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HHW Gaming: 'Madden NFL 21' Review

Source: EA / Madden NFL 21

Thanks to COVID-19, there is a bit of uncertainty in the air when it comes to wondering if we will actually see NFL games played this year. With that in mind, EA’s annual football game Madden NFL 21 will have a more significant role in delivering football fanatics their pigskin action. But does this year’s iteration of the popular football video game franchise give the quality fans have come to expect?

I’m gonna keep it a buck, it’s been a while since a Madden game has pulled me in, and I was hoping that Madden NFL 21 would be that game to lure back into the franchise that I once loved as a kid going into my teen years. The game’s marginal improvements failed to keep me excited about the football video game franchise, and the new game modes did little to keep me playing. Sadly this is also the case with this year’s game.

Just by looking at the game, you come to appreciate how good it looks from the crisp animations, detailed player models, and the true-to-life stadiums, but that’s when you’re when looking at them from afar while zoomed out. Once you get in close, that’s when things get a bit underwhelming. The players and coach’s faces are lifeless, and the crowd, despite playing on a powerful console like Xbox One S, looks like the cardboard cutouts Major League Baseball teams are using to fill seats in the empty stadiums while they play.

Madden NFL 21

Source: EA / Madden NFL 21

What’s really disappointing is how EA fails to bring the fantastic presentation that the NFL has come to be known for on Sunday and Monday to the game. Before EA gobbled up the NFL license, Visual Concepts NFL 2K franchise had that department in the bag and became a favorite among football video game players because of it. In Madden NFL 21, there is no extensive pre-game show detailing all of the in-depth-stats we would typically see before a football game. The halftime show is just a stat board with some narration from Jonathan Coachman and, don’t even bother asking about a post-game show.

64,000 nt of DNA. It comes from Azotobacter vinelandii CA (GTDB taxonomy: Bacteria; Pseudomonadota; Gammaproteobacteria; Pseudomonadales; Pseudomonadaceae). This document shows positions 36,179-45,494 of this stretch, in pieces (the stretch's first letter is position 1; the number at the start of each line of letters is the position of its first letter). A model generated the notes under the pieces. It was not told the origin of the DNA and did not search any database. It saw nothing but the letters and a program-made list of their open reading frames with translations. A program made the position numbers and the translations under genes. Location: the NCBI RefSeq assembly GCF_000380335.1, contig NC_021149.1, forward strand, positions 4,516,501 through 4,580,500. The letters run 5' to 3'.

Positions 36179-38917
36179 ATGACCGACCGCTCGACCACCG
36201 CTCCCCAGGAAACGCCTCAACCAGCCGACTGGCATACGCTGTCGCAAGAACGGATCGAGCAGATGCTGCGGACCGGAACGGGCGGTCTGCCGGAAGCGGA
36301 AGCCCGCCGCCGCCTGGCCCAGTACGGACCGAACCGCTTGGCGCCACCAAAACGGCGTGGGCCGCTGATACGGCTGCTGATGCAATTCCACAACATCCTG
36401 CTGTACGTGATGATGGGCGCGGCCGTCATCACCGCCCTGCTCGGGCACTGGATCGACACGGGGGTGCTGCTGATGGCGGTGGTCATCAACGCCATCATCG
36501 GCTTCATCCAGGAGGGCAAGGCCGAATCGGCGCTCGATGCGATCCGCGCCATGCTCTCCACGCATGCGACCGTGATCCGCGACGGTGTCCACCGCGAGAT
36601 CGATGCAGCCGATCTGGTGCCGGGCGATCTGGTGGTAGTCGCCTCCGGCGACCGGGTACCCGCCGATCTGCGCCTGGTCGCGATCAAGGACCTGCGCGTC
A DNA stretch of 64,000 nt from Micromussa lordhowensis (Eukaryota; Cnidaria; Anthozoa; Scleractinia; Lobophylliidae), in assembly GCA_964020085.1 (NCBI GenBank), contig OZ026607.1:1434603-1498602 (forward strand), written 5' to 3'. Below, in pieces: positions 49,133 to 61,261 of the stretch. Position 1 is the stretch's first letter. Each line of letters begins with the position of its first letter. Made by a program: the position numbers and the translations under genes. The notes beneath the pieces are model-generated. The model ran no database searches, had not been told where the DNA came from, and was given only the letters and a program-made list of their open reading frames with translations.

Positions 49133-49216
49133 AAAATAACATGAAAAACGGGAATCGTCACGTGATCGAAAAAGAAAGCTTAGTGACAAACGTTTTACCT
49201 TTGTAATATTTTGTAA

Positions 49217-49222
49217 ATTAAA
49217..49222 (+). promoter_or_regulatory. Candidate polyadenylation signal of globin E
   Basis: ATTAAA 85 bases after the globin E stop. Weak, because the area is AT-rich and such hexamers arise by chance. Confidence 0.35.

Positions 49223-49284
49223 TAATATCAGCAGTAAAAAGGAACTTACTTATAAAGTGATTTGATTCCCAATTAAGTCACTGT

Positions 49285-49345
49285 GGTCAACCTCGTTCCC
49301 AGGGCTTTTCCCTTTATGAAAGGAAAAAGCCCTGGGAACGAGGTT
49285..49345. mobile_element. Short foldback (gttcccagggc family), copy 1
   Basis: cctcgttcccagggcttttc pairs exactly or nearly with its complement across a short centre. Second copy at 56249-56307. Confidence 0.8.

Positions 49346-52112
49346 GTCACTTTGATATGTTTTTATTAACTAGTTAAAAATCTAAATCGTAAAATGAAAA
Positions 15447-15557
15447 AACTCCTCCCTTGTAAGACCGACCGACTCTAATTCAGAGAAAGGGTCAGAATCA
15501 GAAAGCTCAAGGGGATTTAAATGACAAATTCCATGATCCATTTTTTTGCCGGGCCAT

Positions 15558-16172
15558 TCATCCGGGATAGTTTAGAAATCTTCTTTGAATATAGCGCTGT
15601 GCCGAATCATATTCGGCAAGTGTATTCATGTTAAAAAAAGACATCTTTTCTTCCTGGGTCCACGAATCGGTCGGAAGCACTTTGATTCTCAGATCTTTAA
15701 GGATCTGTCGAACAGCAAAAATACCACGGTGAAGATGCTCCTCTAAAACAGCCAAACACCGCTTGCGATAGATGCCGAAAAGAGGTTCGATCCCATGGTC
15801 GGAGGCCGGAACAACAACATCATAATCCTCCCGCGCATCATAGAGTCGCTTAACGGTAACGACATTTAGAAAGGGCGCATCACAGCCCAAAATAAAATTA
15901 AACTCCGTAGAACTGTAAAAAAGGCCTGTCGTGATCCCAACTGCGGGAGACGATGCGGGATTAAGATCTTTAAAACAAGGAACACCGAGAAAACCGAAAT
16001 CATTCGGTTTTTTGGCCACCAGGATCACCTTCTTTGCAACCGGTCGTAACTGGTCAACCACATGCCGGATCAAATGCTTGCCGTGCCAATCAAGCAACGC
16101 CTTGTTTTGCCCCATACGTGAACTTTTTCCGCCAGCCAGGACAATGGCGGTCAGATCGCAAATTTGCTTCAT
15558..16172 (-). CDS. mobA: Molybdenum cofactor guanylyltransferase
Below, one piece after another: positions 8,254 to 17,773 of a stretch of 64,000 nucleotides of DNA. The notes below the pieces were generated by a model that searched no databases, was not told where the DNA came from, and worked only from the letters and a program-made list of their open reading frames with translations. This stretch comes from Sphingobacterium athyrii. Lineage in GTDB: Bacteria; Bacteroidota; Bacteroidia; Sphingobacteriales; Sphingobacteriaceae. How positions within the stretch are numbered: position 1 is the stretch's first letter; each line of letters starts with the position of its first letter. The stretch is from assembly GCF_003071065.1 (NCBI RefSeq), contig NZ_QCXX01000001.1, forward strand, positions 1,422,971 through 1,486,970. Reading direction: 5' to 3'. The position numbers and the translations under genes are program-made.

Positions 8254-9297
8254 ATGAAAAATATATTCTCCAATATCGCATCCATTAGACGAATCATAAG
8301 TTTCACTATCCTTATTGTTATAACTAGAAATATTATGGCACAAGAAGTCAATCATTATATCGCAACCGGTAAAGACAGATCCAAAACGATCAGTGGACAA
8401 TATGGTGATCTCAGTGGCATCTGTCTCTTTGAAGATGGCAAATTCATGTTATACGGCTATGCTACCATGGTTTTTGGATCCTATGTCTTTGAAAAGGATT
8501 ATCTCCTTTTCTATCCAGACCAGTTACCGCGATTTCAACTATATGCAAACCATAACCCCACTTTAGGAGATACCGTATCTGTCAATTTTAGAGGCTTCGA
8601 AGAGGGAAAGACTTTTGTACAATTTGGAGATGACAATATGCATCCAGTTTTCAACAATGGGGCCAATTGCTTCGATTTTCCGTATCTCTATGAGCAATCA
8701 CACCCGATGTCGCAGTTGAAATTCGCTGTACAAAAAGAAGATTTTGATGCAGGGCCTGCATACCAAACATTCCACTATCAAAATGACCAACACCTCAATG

As far as actual gameplay, there are improvements in that department. The new “Skill Stick” makes playing offense even more fun by allowing the players to pull over juke moves, spins precise. Running the ball is better than ever thanks to how fluid the “Skill Stick” feels when pulling off evasive actions to avoid defenders, and following blocks is even better than ever. Remember when players would just run you over all the time? That is a thing of the past due to the running lanes being slimmer and having to follow blocks more precisely.

Madden NFL 21

Source: EA / Madden NFL 21

On defense, playing as a defensive lineman and putting pressure on the quarterback is much more fun thanks to the new Pass Rush ability system that features new moves to help you get around offensive linemen. Defensive backs are now more aggressive than ever when it comes to snatching interceptions, and it can become annoying, especially when playing on more challenging levels. You almost have to laugh watching them recover so quickly after they get beat by a receiver only to break up the play. Linebackers who were absolutely menaces in Madden NFL 20 have been nerfed, making it much harder to play the position in the game.

X-Factor and Superstar abilities, which were debut in Madden NFL 20 and quickly became a fan favorite, are back with some new additions. Superstar abilities are unique attributes that individual superstars have that make them stand out from other players. For example, Closer, allows that player to come in the second half of a game already in the zone. As for X-Factor abilities, think of it being a superpower for NFL players. Kansas City Chiefs quarterback, Patrick Mahomes has the “Bazooka” X-Factor, which adds 15 yards to a player’s maximum throwing distance, up to 80 years, as if Mahomes needs any more advantages.

Madden NFL 21

Source: EA / Madden NFL 21

Now its time to get into the game modes.